419     </section>
420     <section>
421     <title>gaming-sources</title>
422     <body>
423    
424     <p>
425     <c>gaming-sources</c> are based on <c>ck-sources</c> and are therefore
426     tuned for high performance. They also contain patches for the latest
427     game-related hardware (graphic cards, sound cards, and such).
428     </p>
429    
430     <p>
431     If you are a hardcore gamer, this is your choice.
432     </p>
433    
434     </body>
435     </section>
436     <section>
437     <title>mm-sources</title>
438     <body>
439    
440     <p>
441     The <c>mm-sources</c> are based on the <c>development-sources</c> and
442     contain Andrew Morton's patch set. It assembles several other patches,
443     like ext2/3 Extended Attributes and Access Control Lists, Page Table
444     Sharing, the Orlov Allocator, non-linear mapping behaviour, etc into one
445     patch set.
446     </p>
447    
448     <p>
449     If you really want to live on the edge and you think
450     <c>development-sources</c> are for wussies, then try out
451     <c>mm-sources</c>.
452     </p>
453    
454     </body>
455     </section>
456     <section>
457     <title>mosix-sources</title>
458     <body>
459    
460     <p>
461     The <c>mosix-sources</c> are patched to support MOSIX operation for
462     clustered computing. A cluster is a set of nodes (PCs) with software
463     that enables them to handle tasks in a distributed manner. With
464     clusters, you don't need high-profile supercomputers to do lengthy
465     tasks. For more information see <uri>http://www.mosix.org</uri>.
466     </p>
467    
468     </body>
469     </section>
470     <section>
471     <title>openmosix-sources</title>
472     <body>
473    
474     <p>
475     The <c>openmosix-sources</c> are patched to support the openMosix system
476     (like MOSIX but Open Source). For more information see
477     <uri>http://www.openmosix.org</uri>.
478     </p>
479    
480     </body>
481     </section>
482    
483     <!--
484     TODO: Add descriptions of the other ppc-sources here
485     -->
486    
487     <section>
488     <title>redhat-sources</title>
489     <body>
490    
491     <p>
492     The <c>redhat-sources</c> are, as the name suggests, the sources for the
493     RedHat Linux kernel. Thanks to the wonders of Open Source, anyone can
494     take advantage of the work the RedHat engineers put into making their
495     kernels. We at Gentoo have provided an ebuild so that you can easily
496     use this kernel with Gentoo.
497     </p>
498    
499     </body>
500     </section>
501     <section>
502     <title>rsbac-sources</title>
503     <body>
504    
505     <p>
506     <c>rsbac-sources</c> contain the patches from
507     <uri>http://www.rsbac.org</uri>. RSBAC stands for <e>Rule Set Based
508     Access Control</e>. These kernel patches allow you to authorize users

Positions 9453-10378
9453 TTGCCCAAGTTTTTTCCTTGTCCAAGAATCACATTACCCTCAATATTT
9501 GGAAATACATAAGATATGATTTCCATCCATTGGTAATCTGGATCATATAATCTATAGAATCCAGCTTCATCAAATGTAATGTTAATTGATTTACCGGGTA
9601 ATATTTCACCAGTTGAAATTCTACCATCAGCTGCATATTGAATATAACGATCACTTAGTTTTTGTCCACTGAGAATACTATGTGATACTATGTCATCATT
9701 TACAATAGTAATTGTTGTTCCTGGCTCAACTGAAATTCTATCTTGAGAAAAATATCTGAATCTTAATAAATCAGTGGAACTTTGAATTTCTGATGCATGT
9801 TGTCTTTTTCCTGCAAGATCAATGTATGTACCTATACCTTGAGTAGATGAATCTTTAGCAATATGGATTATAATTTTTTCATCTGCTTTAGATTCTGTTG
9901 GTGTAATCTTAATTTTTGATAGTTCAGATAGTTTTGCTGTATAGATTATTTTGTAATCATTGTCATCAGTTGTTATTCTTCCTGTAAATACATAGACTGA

509     based on rules instead of normal uid/gid permissions.
510     </p>
511    
512     </body>
513     </section>
514     <section>
515     <title>selinux-sources</title>
516     <body>
517    
518     <p>
519     <c>selinux-sources</c> from <uri>http://www.nsa.gov/selinux</uri> are
520     patches for the security conscious to support the LSM (Linux Security
521     Modules) and the Flask Security Architecture.
522     </p>
523    
524     </body>
525     </section>
526     <section>
527     <title>usermode-sources</title>
528     <body>
529    
530     <p>
531     <c>usermode-sources</c> are the User Mode Linux kernel patches. This
532     kernel is designed to allow Linux to run within Linux to run within Linux
533     to ... User Mode Linux is intended for testing and virtual server support.
534     For more information about this amazing tribute to the stability and
535     scalability of Linux, see <uri>http://user-mode-linux.sourceforge.net</uri>.
536     </p>
537    
538     <p>
539     For more information on UML and Gentoo, read the
540     <uri link="/doc/en/uml.xml">Gentoo UML Guide</uri>.
541     </p>
542    
543     </body>
544     </section>
545     <section>
546     <title>win4lin-sources</title>
547     <body>
548    
549     <p>
550     <c>win4lin-sources</c> are patched to support the userland win4lin tools
551     that allow Linux users to run many Microsoft Windows (TM) applications
552     at almost native speeds. See <uri>http://www.netraverse.com/</uri> for more
553     information.
554     </p>
555    
556     </body>
557     </section>
558     <section>
559     <title>wolk-sources</title>
560     <body>
561    
562     <p>
563     <c>wolk-sources</c> contains the <e>Working Overloaded Linux Kernel</e> from
564     <uri>http://sourceforge.net/projects/wolk</uri>. This kernel contains
565     many patches of a wide variety, all combined into the kernel with
566     extreme care. This allows you to configure nearly every one into and out
567     of the kernel at compile time -- so the kernel will work with nearly any
568     combination of the patches.
569     </p>
570    
571     <p>
572     If you need a certain combination of patches that you cannot find in other
573     kernel sources, WOLK is definitely worth a shot.
574     </p>
575    
576     </body>
577     </section>
578     </chapter>
579     </guide>

  ViewVC Help
Powered by ViewVC 1.1.20